Sunday, 29 October 2017
I'm not a professional statistician. In a previous life, as an undergraduate, I did study some statistics but that was a long time ago, in a galaxy far, far away. Since then, I've kept well clear from statistics. Readers should keep that in mind.
Whatever my limitations and foibles, however, I'm a curious bloke and the data set below (scroll to the very bottom) caught my attention when I found it. Have a look at it.
Wednesday, 18 October 2017
Thirty years ago, those were the news. At the time, a still young Ian Verrender was working at the then vibrant The Sydney Morning Herald. These are his memories.
That greatest of all Australian politicians, great intellectual nemesis of Marxism and high-school dropout remembers the crash: "Skid-marks on the pathway of progress"
Toyota closed operations earlier this month and today should be Holden's last. New memories of capitalism in the making. More skid marks on the pathway of progress.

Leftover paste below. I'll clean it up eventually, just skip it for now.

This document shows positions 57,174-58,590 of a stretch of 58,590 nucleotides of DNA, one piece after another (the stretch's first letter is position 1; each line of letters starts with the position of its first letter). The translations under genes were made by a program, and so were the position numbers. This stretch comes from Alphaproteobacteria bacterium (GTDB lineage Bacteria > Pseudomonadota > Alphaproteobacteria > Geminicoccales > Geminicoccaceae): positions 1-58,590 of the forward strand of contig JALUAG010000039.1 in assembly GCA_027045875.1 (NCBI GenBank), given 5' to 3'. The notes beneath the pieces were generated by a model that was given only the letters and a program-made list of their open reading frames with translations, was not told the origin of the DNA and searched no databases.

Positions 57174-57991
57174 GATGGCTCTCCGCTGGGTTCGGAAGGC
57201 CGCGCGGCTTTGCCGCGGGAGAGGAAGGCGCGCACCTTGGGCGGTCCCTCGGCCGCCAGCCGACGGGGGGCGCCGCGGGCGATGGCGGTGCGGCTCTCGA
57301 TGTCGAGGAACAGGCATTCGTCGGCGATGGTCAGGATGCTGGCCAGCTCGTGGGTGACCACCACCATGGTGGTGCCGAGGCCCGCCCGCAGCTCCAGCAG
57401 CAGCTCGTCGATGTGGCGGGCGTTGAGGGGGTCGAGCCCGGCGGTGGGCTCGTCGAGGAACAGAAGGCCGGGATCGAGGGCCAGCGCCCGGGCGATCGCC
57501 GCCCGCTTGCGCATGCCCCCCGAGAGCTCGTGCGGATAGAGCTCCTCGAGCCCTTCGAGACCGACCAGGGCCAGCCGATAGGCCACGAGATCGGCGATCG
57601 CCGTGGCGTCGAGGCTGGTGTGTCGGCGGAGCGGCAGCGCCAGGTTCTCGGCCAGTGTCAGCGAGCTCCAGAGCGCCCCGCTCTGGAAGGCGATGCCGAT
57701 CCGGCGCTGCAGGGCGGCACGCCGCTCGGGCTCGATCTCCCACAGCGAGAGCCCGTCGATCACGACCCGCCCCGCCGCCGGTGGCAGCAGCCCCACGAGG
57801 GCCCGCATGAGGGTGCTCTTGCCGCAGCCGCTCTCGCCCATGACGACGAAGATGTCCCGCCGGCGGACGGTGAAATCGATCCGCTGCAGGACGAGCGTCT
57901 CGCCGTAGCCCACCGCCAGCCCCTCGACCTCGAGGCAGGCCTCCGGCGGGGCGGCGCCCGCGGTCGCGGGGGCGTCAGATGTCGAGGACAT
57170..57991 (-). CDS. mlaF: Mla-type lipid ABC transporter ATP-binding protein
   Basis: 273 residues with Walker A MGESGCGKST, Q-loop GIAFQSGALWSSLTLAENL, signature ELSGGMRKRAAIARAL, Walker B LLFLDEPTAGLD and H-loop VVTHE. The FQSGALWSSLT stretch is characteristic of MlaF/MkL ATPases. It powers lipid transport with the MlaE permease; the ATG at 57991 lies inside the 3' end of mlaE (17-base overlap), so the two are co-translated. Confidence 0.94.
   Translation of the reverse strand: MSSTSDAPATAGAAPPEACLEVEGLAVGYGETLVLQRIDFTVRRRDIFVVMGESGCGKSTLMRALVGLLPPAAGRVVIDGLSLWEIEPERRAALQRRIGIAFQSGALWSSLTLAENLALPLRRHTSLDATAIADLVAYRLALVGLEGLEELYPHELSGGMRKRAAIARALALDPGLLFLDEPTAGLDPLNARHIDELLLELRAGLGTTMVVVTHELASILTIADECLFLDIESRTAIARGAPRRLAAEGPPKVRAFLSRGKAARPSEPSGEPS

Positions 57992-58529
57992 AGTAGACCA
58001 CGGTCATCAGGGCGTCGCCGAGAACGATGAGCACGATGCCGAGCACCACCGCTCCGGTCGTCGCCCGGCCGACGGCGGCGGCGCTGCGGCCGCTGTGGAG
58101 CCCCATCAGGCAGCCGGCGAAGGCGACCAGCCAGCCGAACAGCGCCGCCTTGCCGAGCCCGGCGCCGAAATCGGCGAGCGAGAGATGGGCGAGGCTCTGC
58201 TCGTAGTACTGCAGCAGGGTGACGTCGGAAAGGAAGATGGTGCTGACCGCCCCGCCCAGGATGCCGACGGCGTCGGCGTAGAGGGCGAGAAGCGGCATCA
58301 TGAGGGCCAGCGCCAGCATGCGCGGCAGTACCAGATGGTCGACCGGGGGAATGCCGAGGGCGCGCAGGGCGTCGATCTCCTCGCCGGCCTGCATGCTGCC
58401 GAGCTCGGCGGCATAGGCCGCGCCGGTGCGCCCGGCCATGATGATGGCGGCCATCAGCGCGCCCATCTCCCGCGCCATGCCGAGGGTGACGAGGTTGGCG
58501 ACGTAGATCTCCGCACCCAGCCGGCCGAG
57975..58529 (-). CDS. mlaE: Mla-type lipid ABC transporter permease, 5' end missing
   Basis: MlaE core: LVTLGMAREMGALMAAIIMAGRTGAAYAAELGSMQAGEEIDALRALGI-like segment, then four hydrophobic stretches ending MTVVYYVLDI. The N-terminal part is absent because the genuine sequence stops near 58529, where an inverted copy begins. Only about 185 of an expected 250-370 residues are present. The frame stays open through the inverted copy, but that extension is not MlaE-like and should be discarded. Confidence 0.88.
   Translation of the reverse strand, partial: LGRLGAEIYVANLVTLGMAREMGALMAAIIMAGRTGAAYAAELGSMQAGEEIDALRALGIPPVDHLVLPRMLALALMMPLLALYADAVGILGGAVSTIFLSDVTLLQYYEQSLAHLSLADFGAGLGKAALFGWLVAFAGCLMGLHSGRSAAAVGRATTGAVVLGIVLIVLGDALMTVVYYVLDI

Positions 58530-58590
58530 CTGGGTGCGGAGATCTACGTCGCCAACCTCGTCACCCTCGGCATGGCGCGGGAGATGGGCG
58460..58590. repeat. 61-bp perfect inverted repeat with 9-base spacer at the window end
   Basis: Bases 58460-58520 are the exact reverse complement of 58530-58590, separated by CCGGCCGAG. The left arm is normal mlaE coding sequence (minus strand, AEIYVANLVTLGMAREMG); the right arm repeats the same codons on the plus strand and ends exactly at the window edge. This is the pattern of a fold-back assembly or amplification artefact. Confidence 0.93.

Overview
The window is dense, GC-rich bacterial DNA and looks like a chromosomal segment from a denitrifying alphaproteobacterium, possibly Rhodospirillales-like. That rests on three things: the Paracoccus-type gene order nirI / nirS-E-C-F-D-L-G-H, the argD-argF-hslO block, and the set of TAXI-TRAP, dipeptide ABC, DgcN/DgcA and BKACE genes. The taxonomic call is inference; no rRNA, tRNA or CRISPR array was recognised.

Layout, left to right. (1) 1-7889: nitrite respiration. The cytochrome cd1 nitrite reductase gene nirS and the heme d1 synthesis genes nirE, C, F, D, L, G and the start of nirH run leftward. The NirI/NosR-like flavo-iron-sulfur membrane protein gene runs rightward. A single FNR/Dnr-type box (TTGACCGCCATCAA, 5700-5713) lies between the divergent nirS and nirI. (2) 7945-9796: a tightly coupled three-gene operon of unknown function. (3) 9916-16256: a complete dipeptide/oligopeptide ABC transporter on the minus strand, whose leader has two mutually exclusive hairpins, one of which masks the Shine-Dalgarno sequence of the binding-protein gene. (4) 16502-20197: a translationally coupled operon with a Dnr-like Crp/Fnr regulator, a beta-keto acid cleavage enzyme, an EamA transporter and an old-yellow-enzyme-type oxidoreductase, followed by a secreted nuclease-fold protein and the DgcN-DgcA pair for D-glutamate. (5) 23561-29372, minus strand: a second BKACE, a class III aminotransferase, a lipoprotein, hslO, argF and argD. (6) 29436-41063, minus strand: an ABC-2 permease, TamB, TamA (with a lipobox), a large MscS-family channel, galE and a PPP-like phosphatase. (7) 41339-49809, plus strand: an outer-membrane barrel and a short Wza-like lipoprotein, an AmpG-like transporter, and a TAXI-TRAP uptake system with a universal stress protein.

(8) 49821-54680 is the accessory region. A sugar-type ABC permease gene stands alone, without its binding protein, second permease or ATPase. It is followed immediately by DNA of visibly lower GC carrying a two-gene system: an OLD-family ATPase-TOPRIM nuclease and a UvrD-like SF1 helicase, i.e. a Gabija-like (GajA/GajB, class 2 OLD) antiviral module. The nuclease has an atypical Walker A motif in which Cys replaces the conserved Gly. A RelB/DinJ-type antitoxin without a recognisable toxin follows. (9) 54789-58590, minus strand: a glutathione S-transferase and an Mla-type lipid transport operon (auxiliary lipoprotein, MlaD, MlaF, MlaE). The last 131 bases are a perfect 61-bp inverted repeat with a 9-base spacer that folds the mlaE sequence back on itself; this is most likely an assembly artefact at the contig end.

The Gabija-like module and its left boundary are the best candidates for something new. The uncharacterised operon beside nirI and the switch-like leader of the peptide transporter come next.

Friday, 13 October 2017
Whether a capitalist or a worker, under capitalism one's livelihood depends ultimately on one's income and for the vast majority of us -- regardless of gender, sexual orientation, race, ethnic origin, religion, age, place of birth or residence, education -- having to rely on work, income in essence comes directly or indirectly from employment. It's been like this since capitalism started, it remains so now.
Sunday, 1 October 2017
David Ruccio has been fighting an uphill battle for a while: why Americans (or Australians, for that matter) seem incapable of calling the working class, working class?
"Here in the land of high unemployment and increasing poverty [aka US of A], we refuse to call things by their correct names."In 2016:
"Well, it seems, Americans are still struggling with the notion of the working-class (and of class more generally)."He presented this chart (taken from a report from the Economic Policy Institute) as part of his argument for the usefulness of "working class" as analytical category:
That is a good chart, I think.